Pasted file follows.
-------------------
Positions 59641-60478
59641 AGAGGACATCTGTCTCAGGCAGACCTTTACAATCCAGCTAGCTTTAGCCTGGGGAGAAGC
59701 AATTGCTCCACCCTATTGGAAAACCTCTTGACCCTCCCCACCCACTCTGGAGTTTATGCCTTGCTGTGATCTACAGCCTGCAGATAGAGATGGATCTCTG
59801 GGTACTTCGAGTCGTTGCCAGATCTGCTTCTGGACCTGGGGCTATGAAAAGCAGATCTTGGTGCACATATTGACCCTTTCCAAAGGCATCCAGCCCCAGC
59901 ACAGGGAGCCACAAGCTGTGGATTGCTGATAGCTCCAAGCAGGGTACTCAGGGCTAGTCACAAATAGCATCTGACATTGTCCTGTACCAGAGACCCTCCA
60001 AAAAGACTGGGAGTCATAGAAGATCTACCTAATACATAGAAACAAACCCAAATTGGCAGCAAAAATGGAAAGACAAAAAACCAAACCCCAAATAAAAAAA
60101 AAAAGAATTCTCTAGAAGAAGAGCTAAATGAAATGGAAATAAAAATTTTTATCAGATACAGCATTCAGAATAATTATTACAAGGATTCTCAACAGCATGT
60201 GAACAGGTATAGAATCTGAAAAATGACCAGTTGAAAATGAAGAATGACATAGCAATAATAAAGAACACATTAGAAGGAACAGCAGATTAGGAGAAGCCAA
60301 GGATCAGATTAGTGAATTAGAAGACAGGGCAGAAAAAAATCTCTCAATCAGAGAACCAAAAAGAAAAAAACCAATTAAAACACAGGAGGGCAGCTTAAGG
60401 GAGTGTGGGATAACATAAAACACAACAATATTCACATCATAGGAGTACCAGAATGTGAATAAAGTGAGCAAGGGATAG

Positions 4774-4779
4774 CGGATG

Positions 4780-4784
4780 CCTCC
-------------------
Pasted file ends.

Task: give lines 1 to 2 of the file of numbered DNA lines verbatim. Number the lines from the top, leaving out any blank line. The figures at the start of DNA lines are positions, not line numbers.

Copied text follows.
Positions 59641-60478
59641 AGAGGACATCTGTCTCAGGCAGACCTTTACAATCCAGCTAGCTTTAGCCTGGGGAGAAGC